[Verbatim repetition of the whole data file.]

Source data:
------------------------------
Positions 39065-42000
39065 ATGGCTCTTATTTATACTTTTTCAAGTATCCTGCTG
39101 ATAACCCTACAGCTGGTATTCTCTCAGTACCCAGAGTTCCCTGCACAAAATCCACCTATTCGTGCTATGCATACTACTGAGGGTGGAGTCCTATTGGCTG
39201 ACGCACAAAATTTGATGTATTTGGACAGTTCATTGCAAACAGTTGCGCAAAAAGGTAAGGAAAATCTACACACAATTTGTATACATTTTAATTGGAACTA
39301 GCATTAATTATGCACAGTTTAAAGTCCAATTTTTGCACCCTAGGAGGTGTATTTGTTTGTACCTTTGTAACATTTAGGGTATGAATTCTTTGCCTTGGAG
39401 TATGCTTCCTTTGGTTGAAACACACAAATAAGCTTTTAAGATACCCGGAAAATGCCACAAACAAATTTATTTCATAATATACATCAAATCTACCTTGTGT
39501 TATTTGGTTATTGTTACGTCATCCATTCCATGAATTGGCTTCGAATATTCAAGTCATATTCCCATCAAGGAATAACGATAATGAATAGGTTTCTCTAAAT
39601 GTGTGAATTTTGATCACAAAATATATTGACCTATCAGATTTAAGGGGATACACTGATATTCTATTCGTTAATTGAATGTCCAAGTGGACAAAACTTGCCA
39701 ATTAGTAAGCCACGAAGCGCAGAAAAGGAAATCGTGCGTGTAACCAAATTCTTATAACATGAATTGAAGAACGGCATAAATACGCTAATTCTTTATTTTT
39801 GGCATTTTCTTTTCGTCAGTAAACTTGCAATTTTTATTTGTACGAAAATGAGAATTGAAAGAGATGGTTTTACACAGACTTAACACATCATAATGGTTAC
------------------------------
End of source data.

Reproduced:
Positions 39065-42000
39065 ATGGCTCTTATTTATACTTTTTCAAGTATCCTGCTG
39101 ATAACCCTACAGCTGGTATTCTCTCAGTACCCAGAGTTCCCTGCACAAAATCCACCTATTCGTGCTATGCATACTACTGAGGGTGGAGTCCTATTGGCTG
39201 ACGCACAAAATTTGATGTATTTGGACAGTTCATTGCAAACAGTTGCGCAAAAAGGTAAGGAAAATCTACACACAATTTGTATACATTTTAATTGGAACTA
39301 GCATTAATTATGCACAGTTTAAAGTCCAATTTTTGCACCCTAGGAGGTGTATTTGTTTGTACCTTTGTAACATTTAGGGTATGAATTCTTTGCCTTGGAG
39401 TATGCTTCCTTTGGTTGAAACACACAAATAAGCTTTTAAGATACCCGGAAAATGCCACAAACAAATTTATTTCATAATATACATCAAATCTACCTTGTGT
39501 TATTTGGTTATTGTTACGTCATCCATTCCATGAATTGGCTTCGAATATTCAAGTCATATTCCCATCAAGGAATAACGATAATGAATAGGTTTCTCTAAAT
39601 GTGTGAATTTTGATCACAAAATATATTGACCTATCAGATTTAAGGGGATACACTGATATTCTATTCGTTAATTGAATGTCCAAGTGGACAAAACTTGCCA
39701 ATTAGTAAGCCACGAAGCGCAGAAAAGGAAATCGTGCGTGTAACCAAATTCTTATAACATGAATTGAAGAACGGCATAAATACGCTAATTCTTTATTTTT
39801 GGCATTTTCTTTTCGTCAGTAAACTTGCAATTTTTATTTGTACGAAAATGAGAATTGAAAGAGATGGTTTTACACAGACTTAACACATCATAATGGTTAC